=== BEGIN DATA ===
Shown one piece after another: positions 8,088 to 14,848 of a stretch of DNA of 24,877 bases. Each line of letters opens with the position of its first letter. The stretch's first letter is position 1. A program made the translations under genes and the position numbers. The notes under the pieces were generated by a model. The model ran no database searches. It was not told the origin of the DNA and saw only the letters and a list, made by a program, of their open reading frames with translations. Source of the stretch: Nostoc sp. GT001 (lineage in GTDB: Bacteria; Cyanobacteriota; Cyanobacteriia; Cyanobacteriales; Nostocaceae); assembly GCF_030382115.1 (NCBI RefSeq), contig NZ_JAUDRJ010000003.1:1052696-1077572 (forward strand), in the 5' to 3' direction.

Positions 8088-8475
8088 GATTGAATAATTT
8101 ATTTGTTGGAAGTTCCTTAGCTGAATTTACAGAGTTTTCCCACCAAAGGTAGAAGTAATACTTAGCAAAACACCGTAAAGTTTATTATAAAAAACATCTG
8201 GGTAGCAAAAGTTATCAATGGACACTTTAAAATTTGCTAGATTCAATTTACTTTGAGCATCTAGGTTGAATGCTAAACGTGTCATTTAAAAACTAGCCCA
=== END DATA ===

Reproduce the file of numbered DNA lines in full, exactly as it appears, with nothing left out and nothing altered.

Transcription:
Shown one piece after another: positions 8,088 to 14,848 of a stretch of DNA of 24,877 bases. Each line of letters opens with the position of its first letter. The stretch's first letter is position 1. A program made the translations under genes and the position numbers. The notes under the pieces were generated by a model. The model ran no database searches. It was not told the origin of the DNA and saw only the letters and a list, made by a program, of their open reading frames with translations. Source of the stretch: Nostoc sp. GT001 (lineage in GTDB: Bacteria; Cyanobacteriota; Cyanobacteriia; Cyanobacteriales; Nostocaceae); assembly GCF_030382115.1 (NCBI RefSeq), contig NZ_JAUDRJ010000003.1:1052696-1077572 (forward strand), in the 5' to 3' direction.

Positions 8088-8475
8088 GATTGAATAATTT
8101 ATTTGTTGGAAGTTCCTTAGCTGAATTTACAGAGTTTTCCCACCAAAGGTAGAAGTAATACTTAGCAAAACACCGTAAAGTTTATTATAAAAAACATCTG
8201 GGTAGCAAAAGTTATCAATGGACACTTTAAAATTTGCTAGATTCAATTTACTTTGAGCATCTAGGTTGAATGCTAAACGTGTCATTTAAAAACTAGCCCA